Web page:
Waid advances a reasonably complex plot capably, pausing only for occasional contrivances like the battle with Captain America that opens the issue. Even though the clash feels superfluous and out of place--given that it doesn't really hold any relevance for the rest of the issue--the writer makes things a little more interesting than your average run-of-the-mill hero-vs-hero fight through his smart handling of some of the smaller details.

There's a neat switch that sees the two characters fight using each other's weapons, leading to a perfectly-judged comment from Matt about the construction of Cap's shield. There's also an almost-immediate acknowledgement of the notion that Cap should know better than to blindly (no pun intended) arrest Daredevil for his crimes during the “Shadowland” story without finding out more about them first.

Undercutting the seriousness of the scene, there's an extended humourous riff on legal terminology, along with a lovely gag about Matt being a “Hand puppet” that almost makes the entire Shadowland saga worth it. Almost.

Paulo Rivera also takes the opportunity to produce some lovely art for the battle, interspersing some dense back-and-forth sequentials with one or two iconic standalone images.

The rest of the issue sees Waid and Rivera continue to set up their core mystery, showing us some of the detective work that Matt has to do if he's to get a better picture of what's going on. In between this, there's an amusing bit of business with Foggy Nelson that confounds the expectations that were set up by introducing a female Assistant D.A. in the first issue, and subverts the usual convention of Matt being the male character who gets all the action in this book.

It isn't long before the issue moves towards a final section that sets up a pleasing if traditional cliffhanger ending. As with the first issue, the development is something that's (hopefully) going to make sense once it's explained in the next chapter, because at the moment there's no real explanation for what's happening. Nevertheless, it gives Rivera the chance to again experiment with some freaky visual effects for DD's radar, giving the featured supervillain a weirdly incomplete aura that mirrors his intangibility in the real world.

If I have any real complaint about the issue, it's that it feels like it's over far too quickly. Whilst that's not the worst thing that you can say about a comic (as I've clearly been left wanting more), I do think it's indicative of the reduction in page count that we've seen lately at both Marvel and DC.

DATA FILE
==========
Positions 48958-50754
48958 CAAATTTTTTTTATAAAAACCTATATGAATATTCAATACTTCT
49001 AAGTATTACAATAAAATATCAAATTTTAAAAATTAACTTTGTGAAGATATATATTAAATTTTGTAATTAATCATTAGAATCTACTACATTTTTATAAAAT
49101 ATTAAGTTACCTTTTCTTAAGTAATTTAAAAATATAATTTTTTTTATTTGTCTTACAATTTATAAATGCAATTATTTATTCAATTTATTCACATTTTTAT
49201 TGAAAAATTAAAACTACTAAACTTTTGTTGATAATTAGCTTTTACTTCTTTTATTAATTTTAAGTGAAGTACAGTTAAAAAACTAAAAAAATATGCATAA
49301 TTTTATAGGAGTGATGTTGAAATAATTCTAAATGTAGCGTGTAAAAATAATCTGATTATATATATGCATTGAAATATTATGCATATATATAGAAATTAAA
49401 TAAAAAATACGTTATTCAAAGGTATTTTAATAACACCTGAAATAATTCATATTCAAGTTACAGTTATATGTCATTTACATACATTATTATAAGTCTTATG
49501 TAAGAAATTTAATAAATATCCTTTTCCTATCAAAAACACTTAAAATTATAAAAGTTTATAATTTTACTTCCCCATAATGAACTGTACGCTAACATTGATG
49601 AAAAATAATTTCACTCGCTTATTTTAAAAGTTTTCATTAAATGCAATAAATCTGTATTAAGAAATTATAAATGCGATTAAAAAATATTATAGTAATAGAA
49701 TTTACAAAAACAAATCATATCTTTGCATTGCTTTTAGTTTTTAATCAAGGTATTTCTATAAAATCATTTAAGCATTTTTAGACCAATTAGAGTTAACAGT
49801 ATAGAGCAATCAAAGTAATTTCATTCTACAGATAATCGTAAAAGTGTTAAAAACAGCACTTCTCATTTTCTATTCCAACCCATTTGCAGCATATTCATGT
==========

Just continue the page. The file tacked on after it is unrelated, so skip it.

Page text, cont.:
Given that creators now have only 20 pages of story to play with, I think we need to see them adapt their style of storytelling to really wring the best out of the space that they've been given. Because using seven full pages for a fight with Cap and eight pages for an atmospheric set-up of the next issue seems like overkill when that only leaves room for two pages with Foggy, and three pages of detective work to flesh out the plot. Still, that sense of slightly imbalanced pacing is a fairly minor complaint for an otherwise very competent and readable book.

Finally, I'd also like to commend Waid for his mature and unsensationalist approach to including a gay couple in his story,which occurs without any fanfare or contrivance. It's not an important part of the story, and it's barely even acknowledged--but by handling it as such an irrelevance rather than drawing attention to it, it actually makes the book and the wider Marvel Universe feel far more inclusive and diverse, and is to be applauded.

A journalist and sometime comics reviewer, Dave Wallace was raised on a traditional European diet of Beano comics, Asterix collections and Tintin books before growing up and discovering that sequential art could -- occasionally -- be even better than that. He has an unashamed soft spot for time-travel stories, Spider-Man, and anything by Alan Moore or Grant Morrison, and has been known to spend far too much on luxurious hardcover editions of his favorite books when it's something he really likes. Maybe one day he'll get around to writing down his own stories that have been knocking around his head for a while now.